So interesting! I wonder simultaneously what this data could be used for (constant data on heart rate, etc. seems like it could have tremendous applications in health care, insurance, etc.) and the extent to which people will feel as though this is overly intrusive, thus preventing further applications. Sensing what is going on in your body at every moment you are home seems like a fairly large step from what most of us are OK with now. I can imagine that this feels different when installing in your elderly grandmother’s apartment, but could our privacy concerns prevent this from taking off?
I had a very similar thought when reading this post. To add to it, I would imagine that certain organizations (e.g., the US Government) might view this as a way to recruit: have people work on these projects, feel a sense of mission, and get pulled into the internal team that works on even bigger issues. I wonder how HackerOne can retain talent, especially if a lot of the most critical projects are still done internally (which may not be the case for many organizations, in which case, being a HackerOne employee could have high value in the diversity it provides, a la consulting).
Very cool post! I am wondering whether the same technology could be used for other applications as well. In particular, I am thinking of the tremendous issues Nigeria has with its oil pipelines, both because of faulty infrastructure and theft from the pipelines themselves. Are there applications in that vein that this could be used for? I echo others’ concerns around cost, but given how expensive it is to find and fix issues currently, it would be interesting to see the NPV of this kind of investment over time!
Hi Eugeniu! This is a very hopeful post on a very sobering topic!
I can definitely appreciate how the interventions you listed can help reduce corruptions in lower levels of the value chain (e.g., removing middlemen), and, for certain items (e.g., voting), at the highest levels of the value chain. But what about day-to-day activities (government contract awards, provision of government offices, etc.)? I can imagine a lot of extensions of eGovernment in these areas, but how easily can those at the top manipulate what is being fed into the system? What incentives do those at the top have to ensure the system works well?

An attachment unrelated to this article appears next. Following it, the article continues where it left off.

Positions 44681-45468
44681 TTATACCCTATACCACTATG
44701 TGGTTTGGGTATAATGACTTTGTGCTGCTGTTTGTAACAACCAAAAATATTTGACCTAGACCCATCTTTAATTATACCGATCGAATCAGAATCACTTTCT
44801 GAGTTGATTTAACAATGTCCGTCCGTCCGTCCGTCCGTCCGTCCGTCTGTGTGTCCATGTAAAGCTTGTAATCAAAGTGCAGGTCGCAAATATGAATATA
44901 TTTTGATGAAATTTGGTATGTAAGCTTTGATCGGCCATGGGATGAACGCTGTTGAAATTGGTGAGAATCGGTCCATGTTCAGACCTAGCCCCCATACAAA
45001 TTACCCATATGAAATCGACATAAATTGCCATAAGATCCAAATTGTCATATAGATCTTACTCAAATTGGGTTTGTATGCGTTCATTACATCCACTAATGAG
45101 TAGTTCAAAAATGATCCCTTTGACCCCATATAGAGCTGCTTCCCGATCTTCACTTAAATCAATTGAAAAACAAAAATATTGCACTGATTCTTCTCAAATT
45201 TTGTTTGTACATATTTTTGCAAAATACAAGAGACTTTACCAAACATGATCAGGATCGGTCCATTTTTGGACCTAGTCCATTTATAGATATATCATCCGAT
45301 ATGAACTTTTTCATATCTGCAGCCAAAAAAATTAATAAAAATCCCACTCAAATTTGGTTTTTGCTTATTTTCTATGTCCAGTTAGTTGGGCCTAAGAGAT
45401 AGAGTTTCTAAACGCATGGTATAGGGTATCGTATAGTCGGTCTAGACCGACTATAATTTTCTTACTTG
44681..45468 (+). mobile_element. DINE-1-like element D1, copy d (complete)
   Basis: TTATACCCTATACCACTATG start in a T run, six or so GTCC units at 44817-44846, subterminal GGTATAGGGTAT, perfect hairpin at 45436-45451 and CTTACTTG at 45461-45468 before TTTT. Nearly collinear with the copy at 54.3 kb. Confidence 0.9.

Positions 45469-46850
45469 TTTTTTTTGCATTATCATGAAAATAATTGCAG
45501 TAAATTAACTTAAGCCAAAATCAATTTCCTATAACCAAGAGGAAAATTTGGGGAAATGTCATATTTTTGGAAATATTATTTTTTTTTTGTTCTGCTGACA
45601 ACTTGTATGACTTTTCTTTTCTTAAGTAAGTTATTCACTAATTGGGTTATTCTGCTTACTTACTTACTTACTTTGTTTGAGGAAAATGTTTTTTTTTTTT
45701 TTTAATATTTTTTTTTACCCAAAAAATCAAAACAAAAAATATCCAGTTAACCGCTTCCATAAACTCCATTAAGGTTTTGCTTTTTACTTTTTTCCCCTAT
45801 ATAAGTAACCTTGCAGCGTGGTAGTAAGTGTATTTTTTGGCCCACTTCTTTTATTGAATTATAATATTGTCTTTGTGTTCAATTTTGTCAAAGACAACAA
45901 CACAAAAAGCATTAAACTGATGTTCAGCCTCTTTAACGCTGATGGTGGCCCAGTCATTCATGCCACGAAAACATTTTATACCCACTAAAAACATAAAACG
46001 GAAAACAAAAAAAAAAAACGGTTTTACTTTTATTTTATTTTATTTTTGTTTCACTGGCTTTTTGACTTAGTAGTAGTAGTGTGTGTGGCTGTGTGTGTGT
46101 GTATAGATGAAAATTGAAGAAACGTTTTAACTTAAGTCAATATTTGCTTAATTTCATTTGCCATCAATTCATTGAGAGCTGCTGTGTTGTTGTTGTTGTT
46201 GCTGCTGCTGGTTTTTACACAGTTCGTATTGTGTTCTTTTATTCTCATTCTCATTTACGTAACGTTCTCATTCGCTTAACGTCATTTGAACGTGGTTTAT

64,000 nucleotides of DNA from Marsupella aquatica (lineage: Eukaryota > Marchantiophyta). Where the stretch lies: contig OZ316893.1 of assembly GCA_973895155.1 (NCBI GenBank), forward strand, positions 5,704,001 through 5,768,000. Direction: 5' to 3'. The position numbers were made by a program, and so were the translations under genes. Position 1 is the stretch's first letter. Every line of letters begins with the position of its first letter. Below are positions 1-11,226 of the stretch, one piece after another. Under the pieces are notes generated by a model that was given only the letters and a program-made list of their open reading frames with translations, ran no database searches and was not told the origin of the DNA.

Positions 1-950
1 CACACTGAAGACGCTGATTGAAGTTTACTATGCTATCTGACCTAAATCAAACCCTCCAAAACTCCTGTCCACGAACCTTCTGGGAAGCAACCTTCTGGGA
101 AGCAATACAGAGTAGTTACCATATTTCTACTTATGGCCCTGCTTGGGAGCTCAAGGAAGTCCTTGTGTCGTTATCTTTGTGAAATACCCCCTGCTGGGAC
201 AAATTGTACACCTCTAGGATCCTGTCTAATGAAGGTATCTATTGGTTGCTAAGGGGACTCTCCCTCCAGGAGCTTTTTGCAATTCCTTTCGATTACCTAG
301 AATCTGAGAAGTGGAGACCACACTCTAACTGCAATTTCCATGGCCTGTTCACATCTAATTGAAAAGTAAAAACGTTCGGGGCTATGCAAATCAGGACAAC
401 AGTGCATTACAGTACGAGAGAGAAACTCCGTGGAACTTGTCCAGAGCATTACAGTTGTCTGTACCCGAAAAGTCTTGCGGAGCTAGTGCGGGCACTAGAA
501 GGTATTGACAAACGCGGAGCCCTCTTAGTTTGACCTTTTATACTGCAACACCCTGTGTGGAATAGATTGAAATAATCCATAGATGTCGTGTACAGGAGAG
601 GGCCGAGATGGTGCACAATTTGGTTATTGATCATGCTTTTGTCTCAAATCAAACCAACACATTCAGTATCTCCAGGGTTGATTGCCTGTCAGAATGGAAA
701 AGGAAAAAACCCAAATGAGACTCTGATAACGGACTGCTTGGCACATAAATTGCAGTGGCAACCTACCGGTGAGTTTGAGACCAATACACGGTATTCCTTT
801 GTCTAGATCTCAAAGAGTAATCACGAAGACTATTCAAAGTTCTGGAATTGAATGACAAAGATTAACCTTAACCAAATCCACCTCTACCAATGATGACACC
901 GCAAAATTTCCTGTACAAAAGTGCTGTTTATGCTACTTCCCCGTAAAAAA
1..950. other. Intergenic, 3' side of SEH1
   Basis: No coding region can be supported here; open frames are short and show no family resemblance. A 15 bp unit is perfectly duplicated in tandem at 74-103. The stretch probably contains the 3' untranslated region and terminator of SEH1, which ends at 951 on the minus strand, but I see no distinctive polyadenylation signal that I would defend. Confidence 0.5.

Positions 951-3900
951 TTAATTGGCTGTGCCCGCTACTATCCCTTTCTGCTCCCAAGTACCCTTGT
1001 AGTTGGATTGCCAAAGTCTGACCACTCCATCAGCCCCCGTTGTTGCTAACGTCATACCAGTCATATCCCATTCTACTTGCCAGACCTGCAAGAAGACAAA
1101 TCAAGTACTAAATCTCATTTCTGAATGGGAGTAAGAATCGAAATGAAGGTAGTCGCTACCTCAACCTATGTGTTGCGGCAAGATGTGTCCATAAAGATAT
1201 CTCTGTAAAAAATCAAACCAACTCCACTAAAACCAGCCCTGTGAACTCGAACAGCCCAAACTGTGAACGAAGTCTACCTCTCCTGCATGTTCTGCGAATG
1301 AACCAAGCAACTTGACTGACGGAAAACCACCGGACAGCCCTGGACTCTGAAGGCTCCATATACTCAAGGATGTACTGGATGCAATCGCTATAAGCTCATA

Very cool company! As someone who manages a small nonprofit and is well versed in the annoyance of paypal + putting everything into excel myself, my first question would be around how this would save me overhead costs. Obviously, if I were paying staff to do these things today, I could calculate savings as a % of that person’s time that I would no longer need or could be re-routed into other value-generating tasks. As it is, I’m mostly concerned with payment processing fees. The PayPal fees are currently just over 2.9% of the donated amount, which is a big drag for me. A key reason I use PayPal is because most of my donors have accounts, which reduces friction in the “customer decision-making journey”. I couldn’t find easy figures on FrontStream’s donation transaction processing fees. Do you have a sense of how they compare to what smaller nonprofits traditionally use? And how does FrontStream overcome the additional friction to donations they would impose over just using PayPal?
Thanks so much!
I totally agree – we see a lot of other companies playing in this space today. I do think there is some first-mover advantage here, as a lot of distribution comes from word of mouth and community trust. However, it is even more localized than Uber’s network – so even if one company is doing great in one district, it may have little first-mover advantage in another district, let alone in another country. The other advantage of moving quickly at the beginning for these types of companies is the data they’re collecting, which they use to enhance their products and offer other services to particular areas. As long as that data is held privately, this is harder to replicate for someone coming in later.
Thanks so much for your comment. Re-reading my original post, I realize I didn’t make it clear that the appeal of BBOXX is that it’s auto shut-off, shut-on makes it easy for it *not* to require the customer to pay $330 upfront. In fact, the way it works is that a customer pays a monthly fee that is only $10-20, depending on what they’ve purchased. As a result, the product is much more affordable for the consumer and BBOXX increases its likelihood of getting paid I apologize that my post wasn’t clear on this!